De Mesa explains the motivations behind these initiatives: “Our employees want us to be a bank with a purpose, our clients increasingly demand responsible business solutions from us, our investors are paying increasing attention to the responsible banking agenda. , just like supervisors and regulators, and the communities in which we are present are facing challenges to which Santander has to contribute solutions ”.

    In 2019, the initiatives launched by the entity in the field of financial inclusion empowered two million people around the world, helping the most disadvantaged to access basic financial services, offering specific products tailored to those who had low income or financial difficulties, and fostering resilience through financial education.

    In the latter case, more than 580,000 people benefited from financial education programs in 2019 alone.

    A year after that agreement on the SDGs, the pandemic has marked the entity’s agenda, which has focused its efforts on responding to the immediate problems of people and companies, with a focus on the most vulnerable groups.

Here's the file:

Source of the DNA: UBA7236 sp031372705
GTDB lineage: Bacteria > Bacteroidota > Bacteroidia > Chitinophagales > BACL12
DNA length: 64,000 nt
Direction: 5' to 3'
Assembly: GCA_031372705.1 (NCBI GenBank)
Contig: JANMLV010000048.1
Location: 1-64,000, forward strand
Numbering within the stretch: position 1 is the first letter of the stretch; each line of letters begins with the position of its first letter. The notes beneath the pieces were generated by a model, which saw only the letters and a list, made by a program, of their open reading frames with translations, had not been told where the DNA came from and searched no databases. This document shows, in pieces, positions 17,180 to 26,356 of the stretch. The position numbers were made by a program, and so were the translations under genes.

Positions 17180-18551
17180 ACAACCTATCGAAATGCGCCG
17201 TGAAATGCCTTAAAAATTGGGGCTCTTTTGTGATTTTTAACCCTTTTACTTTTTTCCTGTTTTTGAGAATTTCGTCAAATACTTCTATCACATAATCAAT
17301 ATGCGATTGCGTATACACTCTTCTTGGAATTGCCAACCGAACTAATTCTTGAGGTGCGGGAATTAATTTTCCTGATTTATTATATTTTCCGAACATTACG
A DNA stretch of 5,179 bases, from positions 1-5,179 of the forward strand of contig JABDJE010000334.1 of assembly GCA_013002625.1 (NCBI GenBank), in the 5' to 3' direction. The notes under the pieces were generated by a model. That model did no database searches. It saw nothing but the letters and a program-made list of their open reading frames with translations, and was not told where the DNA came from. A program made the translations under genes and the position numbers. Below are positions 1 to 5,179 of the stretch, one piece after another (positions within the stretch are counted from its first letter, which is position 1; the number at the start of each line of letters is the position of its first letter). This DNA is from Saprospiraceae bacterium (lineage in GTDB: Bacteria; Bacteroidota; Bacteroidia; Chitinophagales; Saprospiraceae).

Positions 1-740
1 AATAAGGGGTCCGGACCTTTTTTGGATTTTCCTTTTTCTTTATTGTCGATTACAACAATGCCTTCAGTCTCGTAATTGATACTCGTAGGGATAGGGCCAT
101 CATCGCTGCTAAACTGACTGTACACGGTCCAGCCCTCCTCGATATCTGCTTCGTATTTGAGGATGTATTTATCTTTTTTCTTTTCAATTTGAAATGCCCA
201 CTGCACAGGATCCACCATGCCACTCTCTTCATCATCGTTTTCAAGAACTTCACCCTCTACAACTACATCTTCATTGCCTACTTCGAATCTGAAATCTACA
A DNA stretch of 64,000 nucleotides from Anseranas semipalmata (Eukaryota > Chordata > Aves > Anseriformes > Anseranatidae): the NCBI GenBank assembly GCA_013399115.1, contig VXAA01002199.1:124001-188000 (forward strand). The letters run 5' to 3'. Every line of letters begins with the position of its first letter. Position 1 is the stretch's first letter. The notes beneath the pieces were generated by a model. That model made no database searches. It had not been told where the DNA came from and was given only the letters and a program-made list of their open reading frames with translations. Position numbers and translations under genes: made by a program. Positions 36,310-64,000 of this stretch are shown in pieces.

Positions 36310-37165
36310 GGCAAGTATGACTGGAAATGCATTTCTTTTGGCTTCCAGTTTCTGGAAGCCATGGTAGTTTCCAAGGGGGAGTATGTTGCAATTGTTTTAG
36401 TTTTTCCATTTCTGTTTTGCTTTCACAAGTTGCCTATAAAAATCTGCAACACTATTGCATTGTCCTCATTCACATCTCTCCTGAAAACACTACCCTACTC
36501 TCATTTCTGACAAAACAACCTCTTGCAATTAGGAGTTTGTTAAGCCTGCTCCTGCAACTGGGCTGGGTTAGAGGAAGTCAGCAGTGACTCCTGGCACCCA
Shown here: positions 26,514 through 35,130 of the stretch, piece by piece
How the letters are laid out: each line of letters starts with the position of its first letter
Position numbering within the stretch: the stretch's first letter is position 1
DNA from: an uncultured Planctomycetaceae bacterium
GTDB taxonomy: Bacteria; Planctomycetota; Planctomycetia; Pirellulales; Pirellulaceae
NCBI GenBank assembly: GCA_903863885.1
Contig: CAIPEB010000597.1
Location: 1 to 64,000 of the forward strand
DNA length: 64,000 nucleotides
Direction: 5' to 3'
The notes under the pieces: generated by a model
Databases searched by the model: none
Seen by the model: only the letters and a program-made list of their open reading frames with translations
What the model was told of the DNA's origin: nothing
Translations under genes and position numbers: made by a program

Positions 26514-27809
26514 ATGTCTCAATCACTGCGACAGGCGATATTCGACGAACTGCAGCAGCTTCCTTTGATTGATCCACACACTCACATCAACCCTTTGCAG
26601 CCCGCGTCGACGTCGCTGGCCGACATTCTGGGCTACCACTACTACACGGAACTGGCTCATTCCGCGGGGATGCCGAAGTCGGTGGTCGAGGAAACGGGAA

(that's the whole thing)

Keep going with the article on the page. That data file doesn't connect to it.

In Spain, one of the most successful financial education programs is Finance for mortals , recognized as one of the main in the country in this area, both by the Bank of Spain and by the National Securities Market Commission (CNMV), with which is intended to bring finances to all audiences, with special emphasis on the financially most vulnerable groups.

    Another of the initiatives promoted by the entity, together with the Spanish Banking Association (AEB) is Your finances, your future , which helps young people between 13 and 15 years old to face financial decisions.

    But the commitment to education goes further and is something that is part of Banco Santander’s DNA.

    The entity maintains a firm commitment to higher education for more than 20 years and, in response to the urgency and needs generated by the covid-19 crisis, has mobilized close to 30 million euros from its patronage in education to support students with financial difficulties, alleviate the digital divide and accompany universities in their digitization, develop programs to boost the employability of young people in the face of current labor market demands and finance university research projects to provide concrete solutions to the coronavirus.